Mrs. Heath, Mrs. Busch’s mother, tells the same story a little differently. In her version, when Mr. Flower approached the dancing couple, he announced, “That’s the woman I’m going to marry.”
The marriage lasted 51 years, ending only with Mr. Flower’s death in 2003.
Mrs. Flower worked for 13 years as a stenographer for New York State, retiring in 1981. Mrs. Busch is a stenographer, too, and said, “We were the only two in the family who knew shorthand and we could write back and forth and know what it meant.”
Mrs. Busch said of her grandmother, “She wasn’t the type to spoil you, but you knew she loved you. She always knitted us mittens for Christmas.”
In their later years, Harriet and John Flower spent their winters at a campsite in Florida, so the family celebrated Christmas in July when they were home.
The couple enjoyed camping and was particularly fond of Kingyan’s Canyon in Nassau, said Mrs. Busch. “They loved the people they met camping,” she said. “They had fun joking together. My Grandma was a very funny person. She used to joke around and put on skits.
“She was a chubby lady. Her clothes were always mismatched. She didn’t care about fashion. She loved her friends and family. I don’t think there was anyone who didn’t like her. If someone was arguing, she wouldn’t get in it. She wouldn’t judge people.”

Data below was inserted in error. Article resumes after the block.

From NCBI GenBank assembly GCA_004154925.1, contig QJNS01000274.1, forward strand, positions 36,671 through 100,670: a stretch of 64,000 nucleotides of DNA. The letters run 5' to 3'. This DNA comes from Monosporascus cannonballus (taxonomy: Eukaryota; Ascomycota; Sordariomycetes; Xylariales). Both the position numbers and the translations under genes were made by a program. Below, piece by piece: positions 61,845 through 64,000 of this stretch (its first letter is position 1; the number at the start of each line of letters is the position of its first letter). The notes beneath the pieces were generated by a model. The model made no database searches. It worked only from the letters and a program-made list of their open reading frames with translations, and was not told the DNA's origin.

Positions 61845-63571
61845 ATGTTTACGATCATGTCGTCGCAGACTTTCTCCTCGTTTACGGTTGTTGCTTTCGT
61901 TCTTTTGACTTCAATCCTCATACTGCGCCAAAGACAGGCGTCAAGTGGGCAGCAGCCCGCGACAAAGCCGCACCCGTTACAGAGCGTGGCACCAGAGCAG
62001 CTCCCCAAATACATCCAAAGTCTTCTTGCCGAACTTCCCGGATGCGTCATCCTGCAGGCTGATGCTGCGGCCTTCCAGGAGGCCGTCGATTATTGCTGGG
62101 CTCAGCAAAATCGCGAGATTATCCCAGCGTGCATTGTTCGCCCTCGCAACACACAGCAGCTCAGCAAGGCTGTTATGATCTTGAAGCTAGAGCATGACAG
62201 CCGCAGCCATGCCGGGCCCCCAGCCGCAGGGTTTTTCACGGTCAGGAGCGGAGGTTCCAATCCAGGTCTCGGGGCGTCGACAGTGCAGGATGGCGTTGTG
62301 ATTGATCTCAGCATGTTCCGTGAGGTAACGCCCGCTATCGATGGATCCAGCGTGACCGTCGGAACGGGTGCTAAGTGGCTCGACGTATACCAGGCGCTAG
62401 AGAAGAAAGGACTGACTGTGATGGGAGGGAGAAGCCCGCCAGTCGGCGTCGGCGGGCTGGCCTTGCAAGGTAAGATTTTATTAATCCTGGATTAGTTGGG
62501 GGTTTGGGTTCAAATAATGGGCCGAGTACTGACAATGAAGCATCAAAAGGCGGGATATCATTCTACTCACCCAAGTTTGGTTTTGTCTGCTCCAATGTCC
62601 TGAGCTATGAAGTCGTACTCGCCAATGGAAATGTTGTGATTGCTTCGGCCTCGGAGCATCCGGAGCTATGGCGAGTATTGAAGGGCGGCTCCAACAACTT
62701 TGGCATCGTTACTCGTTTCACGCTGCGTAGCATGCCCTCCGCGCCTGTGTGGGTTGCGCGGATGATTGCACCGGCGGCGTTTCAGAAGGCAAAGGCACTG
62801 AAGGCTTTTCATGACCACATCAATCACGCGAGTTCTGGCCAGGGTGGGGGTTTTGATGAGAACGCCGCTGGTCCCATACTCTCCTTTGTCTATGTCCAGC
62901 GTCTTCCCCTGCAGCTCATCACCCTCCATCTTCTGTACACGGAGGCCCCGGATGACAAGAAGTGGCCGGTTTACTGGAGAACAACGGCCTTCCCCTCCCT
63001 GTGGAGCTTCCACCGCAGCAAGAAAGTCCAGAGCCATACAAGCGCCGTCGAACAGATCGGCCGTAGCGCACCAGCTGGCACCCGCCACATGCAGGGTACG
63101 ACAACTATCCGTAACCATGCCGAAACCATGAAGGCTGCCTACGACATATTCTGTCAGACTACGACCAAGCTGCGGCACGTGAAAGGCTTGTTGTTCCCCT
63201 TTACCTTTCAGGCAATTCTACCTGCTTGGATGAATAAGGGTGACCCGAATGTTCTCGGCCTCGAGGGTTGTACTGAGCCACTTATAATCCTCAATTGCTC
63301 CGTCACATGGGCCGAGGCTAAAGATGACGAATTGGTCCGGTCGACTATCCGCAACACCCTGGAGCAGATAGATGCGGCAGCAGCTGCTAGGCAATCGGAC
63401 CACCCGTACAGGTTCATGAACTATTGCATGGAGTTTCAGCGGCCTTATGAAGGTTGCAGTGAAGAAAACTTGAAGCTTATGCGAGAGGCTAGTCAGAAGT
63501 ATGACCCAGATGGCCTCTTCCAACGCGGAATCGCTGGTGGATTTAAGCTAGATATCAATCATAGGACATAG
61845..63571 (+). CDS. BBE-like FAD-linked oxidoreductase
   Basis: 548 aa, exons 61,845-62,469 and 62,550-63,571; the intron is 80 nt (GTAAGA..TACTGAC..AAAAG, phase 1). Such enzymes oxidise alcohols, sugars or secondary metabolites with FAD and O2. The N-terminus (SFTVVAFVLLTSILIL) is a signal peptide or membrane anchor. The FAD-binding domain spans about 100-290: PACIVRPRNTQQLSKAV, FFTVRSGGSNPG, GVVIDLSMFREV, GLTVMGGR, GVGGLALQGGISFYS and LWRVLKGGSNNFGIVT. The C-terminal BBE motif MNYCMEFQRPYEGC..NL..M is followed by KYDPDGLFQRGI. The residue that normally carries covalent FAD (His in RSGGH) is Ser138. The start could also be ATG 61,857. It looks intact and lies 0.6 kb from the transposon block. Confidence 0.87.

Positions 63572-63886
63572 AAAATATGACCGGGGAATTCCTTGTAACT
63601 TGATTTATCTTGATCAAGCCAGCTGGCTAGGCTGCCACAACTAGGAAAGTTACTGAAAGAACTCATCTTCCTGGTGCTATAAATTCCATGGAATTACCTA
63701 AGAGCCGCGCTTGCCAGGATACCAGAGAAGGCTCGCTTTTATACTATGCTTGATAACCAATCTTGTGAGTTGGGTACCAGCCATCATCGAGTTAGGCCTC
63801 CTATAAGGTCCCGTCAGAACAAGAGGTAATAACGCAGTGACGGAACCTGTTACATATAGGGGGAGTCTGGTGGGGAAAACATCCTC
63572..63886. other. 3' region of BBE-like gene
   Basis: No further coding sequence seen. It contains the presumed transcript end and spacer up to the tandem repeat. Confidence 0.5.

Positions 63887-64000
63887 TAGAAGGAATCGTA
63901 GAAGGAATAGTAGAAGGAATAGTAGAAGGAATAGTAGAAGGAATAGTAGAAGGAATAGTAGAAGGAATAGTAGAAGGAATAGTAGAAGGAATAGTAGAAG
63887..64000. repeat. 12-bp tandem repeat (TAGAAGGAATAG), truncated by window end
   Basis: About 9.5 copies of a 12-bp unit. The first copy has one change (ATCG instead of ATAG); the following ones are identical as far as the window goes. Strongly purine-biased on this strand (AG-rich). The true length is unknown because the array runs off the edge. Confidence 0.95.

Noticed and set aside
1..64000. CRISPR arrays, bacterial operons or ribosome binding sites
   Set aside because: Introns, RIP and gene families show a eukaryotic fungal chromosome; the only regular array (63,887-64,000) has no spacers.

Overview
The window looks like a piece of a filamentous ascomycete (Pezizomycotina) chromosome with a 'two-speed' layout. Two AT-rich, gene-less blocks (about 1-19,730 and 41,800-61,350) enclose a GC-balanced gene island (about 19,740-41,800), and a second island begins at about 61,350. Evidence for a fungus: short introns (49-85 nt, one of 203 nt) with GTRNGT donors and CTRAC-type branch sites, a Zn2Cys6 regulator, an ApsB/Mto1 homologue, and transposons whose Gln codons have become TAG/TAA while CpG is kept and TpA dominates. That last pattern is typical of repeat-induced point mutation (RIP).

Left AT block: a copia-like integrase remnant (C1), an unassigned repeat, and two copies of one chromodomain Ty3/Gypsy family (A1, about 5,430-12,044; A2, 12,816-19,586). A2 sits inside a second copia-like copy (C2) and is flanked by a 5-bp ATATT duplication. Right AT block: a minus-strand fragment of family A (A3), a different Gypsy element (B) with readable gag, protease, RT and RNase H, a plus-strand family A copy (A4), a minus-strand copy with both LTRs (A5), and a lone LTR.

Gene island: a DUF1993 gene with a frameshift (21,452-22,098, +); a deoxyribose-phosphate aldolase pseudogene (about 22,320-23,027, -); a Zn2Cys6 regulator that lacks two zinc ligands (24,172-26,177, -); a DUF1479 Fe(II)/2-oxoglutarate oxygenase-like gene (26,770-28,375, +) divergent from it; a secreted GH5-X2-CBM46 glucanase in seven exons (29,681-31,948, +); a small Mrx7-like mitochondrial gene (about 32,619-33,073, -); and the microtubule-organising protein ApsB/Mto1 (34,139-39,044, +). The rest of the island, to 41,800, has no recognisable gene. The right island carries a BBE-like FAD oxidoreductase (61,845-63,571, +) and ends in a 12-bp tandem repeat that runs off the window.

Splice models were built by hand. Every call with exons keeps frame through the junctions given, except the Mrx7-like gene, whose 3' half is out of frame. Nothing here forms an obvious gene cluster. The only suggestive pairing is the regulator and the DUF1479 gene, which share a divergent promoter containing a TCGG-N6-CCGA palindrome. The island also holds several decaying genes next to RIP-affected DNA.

Mrs. Flower was involved in a number of community organizations. A resident of Delanson since 1963, she was a life member of the ladies auxiliaries of the Delanson, Altamont, and Guilderland Center fire departments.
In her later years, she joined the Altamont Seniors. “Every Tuesday, she was ready to go,” said Mrs. Heath, referring to the Seniors’ meeting day. “Some other days, I had a heck of a time getting her out, but not on Tuesdays.” Mrs. Flower liked the Seniors’ trips and bingo games, and most of all the social interaction, said Mrs. Heath.
Her mother also enjoyed country music, said Mrs. Heath, particularly Renée Lussier, a country singer from Knox. “I’d take Mom to see Renée as many times as I could,” said Mrs. Heath. “She’d be tapping her feet and she’d say, ‘That’s our girl.’”
She concluded of her mother, “She was happy. She liked everybody. She cared about people being comfortable. She could mingle with a crowd no matter where we were.”
Harriet R. Flower is survived by her daughter, Marguerite Heath, and her husband, Allen, of Altamont; her son, Robert Flower Sr., and his wife, Sandra, of Delanson; her daughter-in-law, Joan Bink, of Indiana; seven grandchildren; 12 great-grandchildren; and two great-great-grandchildren.